Gwynne Dyer was born in St. John's Newfoundland and educated at Memorial University (BA 1963), Rice University, Texas (MA, Military history, 1966) and the University of London (PhD, Military and Middle Eastern History, 1973). Dyer served in the Canadian, American and British navies. He was a lecturer in Military History at Canadian Forces College, Toronto (1964-1966); a senior lecturer in War Studies at the Royal Military Academy, Sandhurst (1973-1977) and an Associate Fellow in Middle Eastern Studies at the University of Oxford (1973-1975).
Dyer has worked as a freelance journalist, broadcaster and lecturer since leaving teaching in the 1970s. His syndicated columns on international affairs appear in a dozen languages in nearly 200 newspapers published in 40 countries around the world. Dyer, in collaboration with Tina Viljoen, has created a number of television series and radio documentaries on topics related to war, human politics and peacekeeping.
University of Calgary. Department of Electrical and Computer Engineering
The Department of Electrical Engineering was formed in the Faculty of Engineering in 1967. In 1995/96, it became Department of Electrical and Computer Engineering. In 2005, the Faculty of Engineering was renamed the Schulich School of Engineering.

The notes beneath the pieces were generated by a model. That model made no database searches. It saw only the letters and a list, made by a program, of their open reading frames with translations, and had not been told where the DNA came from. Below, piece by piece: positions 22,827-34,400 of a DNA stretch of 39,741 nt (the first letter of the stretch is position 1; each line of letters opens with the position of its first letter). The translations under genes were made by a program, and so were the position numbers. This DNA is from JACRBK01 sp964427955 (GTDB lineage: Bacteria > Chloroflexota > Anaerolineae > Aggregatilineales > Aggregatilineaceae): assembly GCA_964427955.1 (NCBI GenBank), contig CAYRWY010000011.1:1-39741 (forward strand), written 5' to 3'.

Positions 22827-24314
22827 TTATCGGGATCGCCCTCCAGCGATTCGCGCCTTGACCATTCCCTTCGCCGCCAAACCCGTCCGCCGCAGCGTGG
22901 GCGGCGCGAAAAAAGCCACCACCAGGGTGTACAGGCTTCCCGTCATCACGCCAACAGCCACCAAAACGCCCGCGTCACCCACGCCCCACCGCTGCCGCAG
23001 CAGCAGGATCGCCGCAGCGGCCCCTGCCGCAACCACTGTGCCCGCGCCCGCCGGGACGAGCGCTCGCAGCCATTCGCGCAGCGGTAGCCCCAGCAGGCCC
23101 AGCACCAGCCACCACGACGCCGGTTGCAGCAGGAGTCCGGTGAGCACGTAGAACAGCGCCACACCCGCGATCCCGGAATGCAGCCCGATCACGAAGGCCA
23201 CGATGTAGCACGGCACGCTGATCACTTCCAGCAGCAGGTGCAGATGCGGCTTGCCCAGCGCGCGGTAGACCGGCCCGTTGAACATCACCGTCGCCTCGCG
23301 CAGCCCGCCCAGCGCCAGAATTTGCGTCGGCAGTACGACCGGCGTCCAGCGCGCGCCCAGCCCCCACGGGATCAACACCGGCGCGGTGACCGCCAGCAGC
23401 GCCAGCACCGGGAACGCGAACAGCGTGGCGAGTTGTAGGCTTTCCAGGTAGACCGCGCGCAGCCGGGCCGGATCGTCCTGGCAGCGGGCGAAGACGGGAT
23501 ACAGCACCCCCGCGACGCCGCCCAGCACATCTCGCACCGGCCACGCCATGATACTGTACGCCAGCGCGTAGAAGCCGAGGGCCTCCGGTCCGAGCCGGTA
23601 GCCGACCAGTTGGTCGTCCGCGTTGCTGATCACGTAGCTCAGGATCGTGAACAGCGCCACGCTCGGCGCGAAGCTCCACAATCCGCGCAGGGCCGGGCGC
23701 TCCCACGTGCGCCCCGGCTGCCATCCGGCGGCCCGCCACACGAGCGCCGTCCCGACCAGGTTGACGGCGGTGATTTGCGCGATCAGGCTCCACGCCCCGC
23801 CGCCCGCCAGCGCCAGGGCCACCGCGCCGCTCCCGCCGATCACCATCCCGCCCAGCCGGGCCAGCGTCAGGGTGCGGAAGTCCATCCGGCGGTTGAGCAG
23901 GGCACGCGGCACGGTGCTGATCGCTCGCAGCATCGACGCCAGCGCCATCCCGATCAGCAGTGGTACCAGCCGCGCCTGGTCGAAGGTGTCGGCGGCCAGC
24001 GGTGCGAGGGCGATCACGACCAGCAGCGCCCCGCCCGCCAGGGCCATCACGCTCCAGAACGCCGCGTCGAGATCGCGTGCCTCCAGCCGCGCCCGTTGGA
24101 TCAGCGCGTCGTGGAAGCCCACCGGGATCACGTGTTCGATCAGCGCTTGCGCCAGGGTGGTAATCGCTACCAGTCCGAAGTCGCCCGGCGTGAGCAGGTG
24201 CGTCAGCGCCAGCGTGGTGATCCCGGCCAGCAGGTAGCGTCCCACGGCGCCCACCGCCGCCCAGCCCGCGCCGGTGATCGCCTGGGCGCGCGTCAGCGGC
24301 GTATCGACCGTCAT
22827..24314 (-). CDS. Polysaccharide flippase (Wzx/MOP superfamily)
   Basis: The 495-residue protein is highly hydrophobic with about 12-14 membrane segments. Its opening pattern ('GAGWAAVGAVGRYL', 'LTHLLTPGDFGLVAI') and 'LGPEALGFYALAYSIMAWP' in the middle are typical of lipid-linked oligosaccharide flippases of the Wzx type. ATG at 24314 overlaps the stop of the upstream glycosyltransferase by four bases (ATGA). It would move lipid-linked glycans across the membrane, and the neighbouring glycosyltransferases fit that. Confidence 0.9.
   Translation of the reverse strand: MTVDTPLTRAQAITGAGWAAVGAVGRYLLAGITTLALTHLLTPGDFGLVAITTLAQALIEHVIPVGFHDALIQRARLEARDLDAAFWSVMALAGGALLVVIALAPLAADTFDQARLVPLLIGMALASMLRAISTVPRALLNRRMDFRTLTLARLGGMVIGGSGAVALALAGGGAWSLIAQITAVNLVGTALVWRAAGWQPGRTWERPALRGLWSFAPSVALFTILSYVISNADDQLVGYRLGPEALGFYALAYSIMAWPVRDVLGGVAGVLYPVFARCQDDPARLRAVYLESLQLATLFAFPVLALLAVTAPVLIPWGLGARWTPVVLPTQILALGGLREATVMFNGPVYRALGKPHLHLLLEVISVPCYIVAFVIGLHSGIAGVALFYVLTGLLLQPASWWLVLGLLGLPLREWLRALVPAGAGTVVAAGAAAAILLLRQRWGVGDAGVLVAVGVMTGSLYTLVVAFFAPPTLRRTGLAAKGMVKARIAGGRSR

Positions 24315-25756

Heads of the Department of Electrical and Computer Engineering:
TBA, 1967-1968; F.N. Trofimenkoff, 1968-1972; R.A. Stein (Acting Head), 1972-1973; F.N. Trofimenkoff, 1973-1978; L.T. Bruton, 1978-1982; G.S. Hope, 1982-1987; J.W. Haslett, 1987-1998; R.H. Johnston, 1998-2003; L.J. Leon, 2003-2006; A. Sesay, 2006-2011; W. Rosehart, 2011-2014; D. Westwick, 2014-.
Rothney Astrophysical Observatory
The impetus for the Rothney Astrophysical Observatory (RAO) was initiated by Mr. Alexander (Sandy) Rothney Cross in December 1970 when he offered to donate a quarter section of land near Priddis, Alberta to the University. The Capital Resources Policy Committee passed a motion in June 1971 to proceed with a tree farm, animal farm and observatory on the land (the tree and animal farms never came to fruition). At Cross’s request, the observatory was named the Rothney Astrophysical Observatory to honour his mother’s side of the family. The site was officially opened in January 1972 by Dr. Margaret Burbidge, then Director of the Royal Observatory, Greenwich, who unveiled the RAO’s sundial to symbolize the emergence of the University of Calgary onto the astronomical scene.
Cyril Challice, the Head of the Department of Physics, gave the initial planning of the site to Dr. T. Alan Clark who was joined in September 1971 by Dr. Eugene F.Milone; the two would become co-directors of the facility in 1975 and oversee its modest beginnings to a million-dollar research destination. The equipment first used was a 16 inch (.4 m) research grade telescope ordered by Clark from England with the initial photometer instrumentation obtained from the University of Virginia. This early photometer was modified over the years to become the Rapid Alternate Detection System (RADS), a system developed at the University of Calgary that allows for precision photometry through light cloud and that can adjust for variations in urban light reflections.